October 4, 2021

How I Realized it was Me who Needed Saving.


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Have you ever had a realisation coming from something that happened years ago?

Like a light bulb switched on as you tilt your head and relive that moment back in your mind and realise, “Huh, I was being taught a lesson way back then, but at the time, I didn’t know it.”

This was me, back in 2018, after I plucked up the courage to see a counsellor in 2016.

Let me start from the beginning.

I have always felt like I was put on this earth to help people. I never knew how this looked exactly, but I knew that when people were happy and okay, then I was happy and okay.

All my life, as far back as I can remember, I have taken on other people’s pain, worry, or discomfort. I would try anything to make their agony go away. If I couldn’t or it was something that happened in passing, like the old lady who was stuck crossing the road in the pouring rain without an umbrella, the worry for them would consume me. Heck, I even cried when my sister stepped on a thumbtack when we were little!

For most of my adult life, there was this one person (my brother) I was desperately trying to save and couldn’t.

I felt like I was failing him, and so I was constantly searching for an “answer” or a “way to be” for him. Not only that, but I’d also continually put others before myself, remaining strong for those who depended on me.

The pressure was heavy.

Turned out, it wasn’t the pressure anyone else had put on me. It was the pressure I was putting on myself to solve their problems—to soften their fall or to protect their hearts.

Over the past 11 years, my family was thrown into a world of turmoil from one thing to another. Relationships were strained, emotions were high, hearts were broken, people were torn apart, and lives were scarred. Yet, life had to go on. Over time, things were continually up and down, but we would all just get by.

I decided to reach out to God. I sat myself up in church a couple of times hoping to feel something, to be given a sign, or to be shown the way. Geez, I even started praying again. I guess you could say I was desperate.

This didn’t last long, though, and it wasn’t the answer I was searching for. So I decided I needed to see a psychologist.

I worked up the courage to attend the appointment, and he pretty much told me that he didn’t know why I was there and that unless I was suicidal, he didn’t need to see me.

I was like what the actual eff. Any wonder people don’t reach out or struggle to find the right help? All I wanted was to talk to someone, get some advice, and be given some strategies. I never went to see him again.

So I found a female counsellor instead. I walked into her big home, into a beautiful room with a scented candle burning, and I almost lost it then and there.

She was so lovely and way better to talk to. But as the session progressed, she started asking me questions about my childhood and my relationship with my husband. This made me feel uneasy. Why did she want to know that stuff and what has that got to do with my problem of not being able to save my brother?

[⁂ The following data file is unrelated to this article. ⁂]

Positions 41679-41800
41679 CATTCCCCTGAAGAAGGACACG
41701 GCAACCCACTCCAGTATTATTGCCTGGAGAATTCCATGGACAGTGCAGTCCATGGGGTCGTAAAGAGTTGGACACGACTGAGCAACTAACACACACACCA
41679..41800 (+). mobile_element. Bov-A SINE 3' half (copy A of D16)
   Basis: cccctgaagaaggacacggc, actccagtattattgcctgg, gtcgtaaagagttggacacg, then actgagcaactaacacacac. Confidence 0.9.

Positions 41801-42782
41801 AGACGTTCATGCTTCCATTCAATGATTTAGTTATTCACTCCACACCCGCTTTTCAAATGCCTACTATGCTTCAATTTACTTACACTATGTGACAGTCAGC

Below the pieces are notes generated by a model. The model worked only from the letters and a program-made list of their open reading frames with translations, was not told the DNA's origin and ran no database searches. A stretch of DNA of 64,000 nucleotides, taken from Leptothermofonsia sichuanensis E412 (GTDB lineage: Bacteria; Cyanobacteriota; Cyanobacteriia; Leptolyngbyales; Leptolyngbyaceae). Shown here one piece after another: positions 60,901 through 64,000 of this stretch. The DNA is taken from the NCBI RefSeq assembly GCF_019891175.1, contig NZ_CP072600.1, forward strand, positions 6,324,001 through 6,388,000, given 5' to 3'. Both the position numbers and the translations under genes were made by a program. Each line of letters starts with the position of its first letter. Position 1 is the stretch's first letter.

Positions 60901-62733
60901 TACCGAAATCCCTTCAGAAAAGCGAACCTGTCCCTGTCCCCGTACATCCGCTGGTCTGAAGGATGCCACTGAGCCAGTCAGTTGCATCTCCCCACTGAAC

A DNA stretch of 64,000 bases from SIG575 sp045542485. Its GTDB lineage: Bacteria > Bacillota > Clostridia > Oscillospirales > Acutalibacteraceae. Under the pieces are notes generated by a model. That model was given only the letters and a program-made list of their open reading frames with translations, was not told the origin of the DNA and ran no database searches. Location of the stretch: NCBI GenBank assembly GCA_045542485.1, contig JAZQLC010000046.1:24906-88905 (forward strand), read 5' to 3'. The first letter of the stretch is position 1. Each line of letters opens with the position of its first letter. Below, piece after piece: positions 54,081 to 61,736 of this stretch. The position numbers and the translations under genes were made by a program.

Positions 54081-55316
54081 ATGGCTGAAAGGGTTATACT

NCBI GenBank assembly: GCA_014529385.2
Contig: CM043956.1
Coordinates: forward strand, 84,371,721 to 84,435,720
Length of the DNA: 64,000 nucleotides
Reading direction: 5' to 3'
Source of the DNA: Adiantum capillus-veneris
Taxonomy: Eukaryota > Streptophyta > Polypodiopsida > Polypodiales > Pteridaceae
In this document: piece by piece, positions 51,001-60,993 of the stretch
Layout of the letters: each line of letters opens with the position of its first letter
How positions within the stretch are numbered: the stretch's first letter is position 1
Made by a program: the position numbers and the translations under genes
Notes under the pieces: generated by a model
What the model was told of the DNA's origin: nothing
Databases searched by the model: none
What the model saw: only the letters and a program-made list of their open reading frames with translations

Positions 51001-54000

I sat there quickly scanning my life over.

Childhood was good—tick.

Relationship with husband is good—tick.

So we don’t need to go there then—tick.

As I walked out of that session, I feared that the sessions were going to “bring up stuff” that’s not even there or make me turn on my husband.

So I decided not to go back there either.

During the time (of seeing that counsellor and searching for answers), those two years were the most challenging, yet most rewarding years of my life.

I embarked on a personal development journey through the Coaching Institute while I continued to juggle being everyone’s support person, being there as a mum for my kids, being there as a wife for my husband, and showing up for work and being there for my clients.

Looking back, it was that journey that transformed me into a better version of myself and helped me to positively shift my mindset and completely turned my life around.

I learnt what it was that I really valued and how to live in line with that. I learnt how to have healthy boundaries so that making decisions became easier. I learnt how to give myself permission to create some space and give myself grace. I learnt what I was and was not willing to tolerate. I learnt how to accept my emotions, and as I learnt how to think and act differently, my perspective on things changed in a healthier way, and all areas of my life became more balanced.

My light bulb moment was this:

It wasn’t anyone else who needed saving; it was me who needed saving.

I now see what my counsellor was trying to do. She was trying to get me to work on me.

You see, the problem is never the problem. The problem is how we think about the problem.

By working on our internal world, we can learn to shift how we view and manage our external world.

Having come out the other side, it all makes so much sense now and why I have gone on to become a Personal Growth Coach.

I always knew I was put here to help others, but now I know how.





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